Enumerating fluorescently labelled cells in a hemocytometer

Larry D. Boyd larboyd at sprynet.com
Mon Mar 8 15:04:34 EST 1999

Interesting, but I don't think the fluorescent tempera paint (which color, one
wonders) is the critical element.  From what you are describing, I sounds to me
as if you are creating a type of darkfield condenser and if that is so, any
opaque "stop" might work.

If the tempera is expected to fluoresce and provide a weak direct light source
to illuminate the labeled cells you would need to select a fluorescent paint
that would produce near UV light to fluoresce the cells. And the disk would need
to be thin enough to allow enough light to excite it--and if that were the case
the darkfield might be lost.

I assume you are using full reflected uv illumination? Perhaps a weak
transmitted light source with a full reflected uv source might work.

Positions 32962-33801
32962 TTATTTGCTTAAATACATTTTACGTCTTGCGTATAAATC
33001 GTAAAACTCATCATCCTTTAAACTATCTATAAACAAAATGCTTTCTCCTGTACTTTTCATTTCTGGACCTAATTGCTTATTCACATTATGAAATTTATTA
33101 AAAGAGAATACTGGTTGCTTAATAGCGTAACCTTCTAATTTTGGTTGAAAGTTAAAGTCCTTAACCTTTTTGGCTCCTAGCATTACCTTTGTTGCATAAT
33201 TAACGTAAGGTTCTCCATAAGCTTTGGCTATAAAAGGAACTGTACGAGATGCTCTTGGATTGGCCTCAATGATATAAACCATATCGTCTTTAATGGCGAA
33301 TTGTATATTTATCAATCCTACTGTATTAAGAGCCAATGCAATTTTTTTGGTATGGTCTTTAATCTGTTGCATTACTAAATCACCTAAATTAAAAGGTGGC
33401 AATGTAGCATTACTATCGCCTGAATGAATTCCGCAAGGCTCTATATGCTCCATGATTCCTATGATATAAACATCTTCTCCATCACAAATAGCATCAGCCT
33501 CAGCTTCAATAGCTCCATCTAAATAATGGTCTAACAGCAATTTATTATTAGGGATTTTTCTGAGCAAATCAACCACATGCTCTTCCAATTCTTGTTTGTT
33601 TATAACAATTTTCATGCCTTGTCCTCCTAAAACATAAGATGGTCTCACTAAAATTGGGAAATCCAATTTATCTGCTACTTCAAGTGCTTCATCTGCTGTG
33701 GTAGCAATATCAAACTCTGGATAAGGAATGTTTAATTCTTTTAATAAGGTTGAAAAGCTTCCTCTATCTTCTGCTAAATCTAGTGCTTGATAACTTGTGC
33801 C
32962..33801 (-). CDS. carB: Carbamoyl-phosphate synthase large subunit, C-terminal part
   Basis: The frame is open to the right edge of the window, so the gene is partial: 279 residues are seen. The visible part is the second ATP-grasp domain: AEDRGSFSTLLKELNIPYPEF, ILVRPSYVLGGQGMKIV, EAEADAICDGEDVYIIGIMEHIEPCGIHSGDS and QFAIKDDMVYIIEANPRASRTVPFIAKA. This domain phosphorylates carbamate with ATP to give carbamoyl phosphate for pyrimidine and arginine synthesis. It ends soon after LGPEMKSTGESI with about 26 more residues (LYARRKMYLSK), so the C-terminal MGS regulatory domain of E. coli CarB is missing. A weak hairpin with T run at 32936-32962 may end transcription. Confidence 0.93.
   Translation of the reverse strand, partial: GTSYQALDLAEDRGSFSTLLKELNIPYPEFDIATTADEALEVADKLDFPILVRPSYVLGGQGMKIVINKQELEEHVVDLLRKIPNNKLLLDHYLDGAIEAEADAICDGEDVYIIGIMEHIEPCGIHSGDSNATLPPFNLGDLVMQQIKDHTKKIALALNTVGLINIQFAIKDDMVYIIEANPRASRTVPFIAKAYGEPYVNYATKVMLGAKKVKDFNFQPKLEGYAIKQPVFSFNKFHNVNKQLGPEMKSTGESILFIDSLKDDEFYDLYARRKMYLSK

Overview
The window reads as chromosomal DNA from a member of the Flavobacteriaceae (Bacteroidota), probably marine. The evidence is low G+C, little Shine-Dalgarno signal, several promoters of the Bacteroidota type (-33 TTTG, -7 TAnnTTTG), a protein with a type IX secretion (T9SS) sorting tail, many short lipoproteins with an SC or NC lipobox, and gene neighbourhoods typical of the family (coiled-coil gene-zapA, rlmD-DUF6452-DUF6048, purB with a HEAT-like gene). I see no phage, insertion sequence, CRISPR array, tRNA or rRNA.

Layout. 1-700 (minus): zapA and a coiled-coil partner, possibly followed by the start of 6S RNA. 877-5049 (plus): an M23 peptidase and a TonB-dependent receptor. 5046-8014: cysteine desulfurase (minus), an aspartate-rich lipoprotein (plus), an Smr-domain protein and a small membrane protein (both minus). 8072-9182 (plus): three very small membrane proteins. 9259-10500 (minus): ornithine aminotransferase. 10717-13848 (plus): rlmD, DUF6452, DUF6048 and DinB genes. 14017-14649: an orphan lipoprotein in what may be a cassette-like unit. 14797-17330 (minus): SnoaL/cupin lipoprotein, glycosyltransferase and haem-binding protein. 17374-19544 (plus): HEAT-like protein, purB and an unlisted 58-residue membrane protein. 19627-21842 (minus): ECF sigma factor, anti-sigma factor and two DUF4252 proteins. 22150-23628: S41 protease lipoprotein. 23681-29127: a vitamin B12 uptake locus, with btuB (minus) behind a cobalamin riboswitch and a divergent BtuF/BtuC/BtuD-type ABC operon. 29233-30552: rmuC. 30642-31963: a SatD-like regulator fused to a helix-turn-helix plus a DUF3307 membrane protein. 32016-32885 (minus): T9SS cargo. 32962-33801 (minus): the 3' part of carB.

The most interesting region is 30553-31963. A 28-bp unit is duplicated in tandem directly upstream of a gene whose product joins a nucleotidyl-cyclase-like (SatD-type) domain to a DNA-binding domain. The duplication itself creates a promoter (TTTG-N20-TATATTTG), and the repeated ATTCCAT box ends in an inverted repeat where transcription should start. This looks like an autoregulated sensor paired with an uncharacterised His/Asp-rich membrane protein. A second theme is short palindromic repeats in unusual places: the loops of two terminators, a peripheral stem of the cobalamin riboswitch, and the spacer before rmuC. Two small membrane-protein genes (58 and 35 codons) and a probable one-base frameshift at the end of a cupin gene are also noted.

Have you thought of using transmitted UV phase contrast? that should both excite
the cells and show the grid lines.

In any event go to a shopping mall or "head shop" where students are likely to
hang out, flourescent posters and paints are back in as the kids try to recreate
the 1960s!

Rudi Tapper wrote:

> Does anyone know where I can obtain "fluorescent tempera paint" ? The book
> Staining Procedures [Clark, G. (1981) 4th ed. Williams and Wilkins, page 88]
> states that
> "Since grid lines of a hemacytometer are normally not visible, the problem
> is overcome by inserting a thin piece of cardboard coated with fluorescent
> tempera paint under the swing out lens of the substage condenser. By
> manipulating the light source and condenser height, the light transmitted
> upward from the card illuminates the grid lines"
> If anyone has experience of this procedure and / or knows where I can obtain
> the paint, please could they e-mail me at Rudi.Tapper at port.ac.uk in addition
> to replying to the post on the newsgroup.
> Thanking you in advance
> Rudi
> Dr Rudi Tapper [ www.sci.port.ac.uk/ec/rudi.html ]
> Microbiology Research lab [ www.sci.port.ac.uk/~rzt/home.html ]
> University of Portsmouth
> UK

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